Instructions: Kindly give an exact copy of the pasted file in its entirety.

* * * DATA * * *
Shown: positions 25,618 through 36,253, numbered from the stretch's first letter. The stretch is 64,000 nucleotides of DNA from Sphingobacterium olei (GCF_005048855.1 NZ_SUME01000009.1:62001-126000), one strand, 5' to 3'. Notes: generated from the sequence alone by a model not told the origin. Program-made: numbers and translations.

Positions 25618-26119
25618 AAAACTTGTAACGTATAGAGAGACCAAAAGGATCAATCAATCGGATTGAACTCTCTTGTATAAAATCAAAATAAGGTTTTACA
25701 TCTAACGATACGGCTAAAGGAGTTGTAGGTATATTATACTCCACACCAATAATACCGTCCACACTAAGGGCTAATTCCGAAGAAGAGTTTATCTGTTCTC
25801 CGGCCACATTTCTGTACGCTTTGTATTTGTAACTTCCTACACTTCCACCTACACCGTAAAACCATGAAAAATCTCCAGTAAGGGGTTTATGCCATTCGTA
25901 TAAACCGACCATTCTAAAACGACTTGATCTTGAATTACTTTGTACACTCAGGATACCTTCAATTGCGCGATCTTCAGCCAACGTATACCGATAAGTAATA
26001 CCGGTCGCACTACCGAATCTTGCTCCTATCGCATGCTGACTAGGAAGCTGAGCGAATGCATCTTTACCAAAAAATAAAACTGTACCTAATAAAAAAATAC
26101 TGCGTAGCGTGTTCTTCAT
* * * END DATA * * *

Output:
Shown: positions 25,618 through 36,253, numbered from the stretch's first letter. The stretch is 64,000 nucleotides of DNA from Sphingobacterium olei (GCF_005048855.1 NZ_SUME01000009.1:62001-126000), one strand, 5' to 3'. Notes: generated from the sequence alone by a model not told the origin. Program-made: numbers and translations.

Positions 25618-26119
25618 AAAACTTGTAACGTATAGAGAGACCAAAAGGATCAATCAATCGGATTGAACTCTCTTGTATAAAATCAAAATAAGGTTTTACA
25701 TCTAACGATACGGCTAAAGGAGTTGTAGGTATATTATACTCCACACCAATAATACCGTCCACACTAAGGGCTAATTCCGAAGAAGAGTTTATCTGTTCTC
25801 CGGCCACATTTCTGTACGCTTTGTATTTGTAACTTCCTACACTTCCACCTACACCGTAAAACCATGAAAAATCTCCAGTAAGGGGTTTATGCCATTCGTA
25901 TAAACCGACCATTCTAAAACGACTTGATCTTGAATTACTTTGTACACTCAGGATACCTTCAATTGCGCGATCTTCAGCCAACGTATACCGATAAGTAATA
26001 CCGGTCGCACTACCGAATCTTGCTCCTATCGCATGCTGACTAGGAAGCTGAGCGAATGCATCTTTACCAAAAAATAAAACTGTACCTAATAAAAAAATAC
26101 TGCGTAGCGTGTTCTTCAT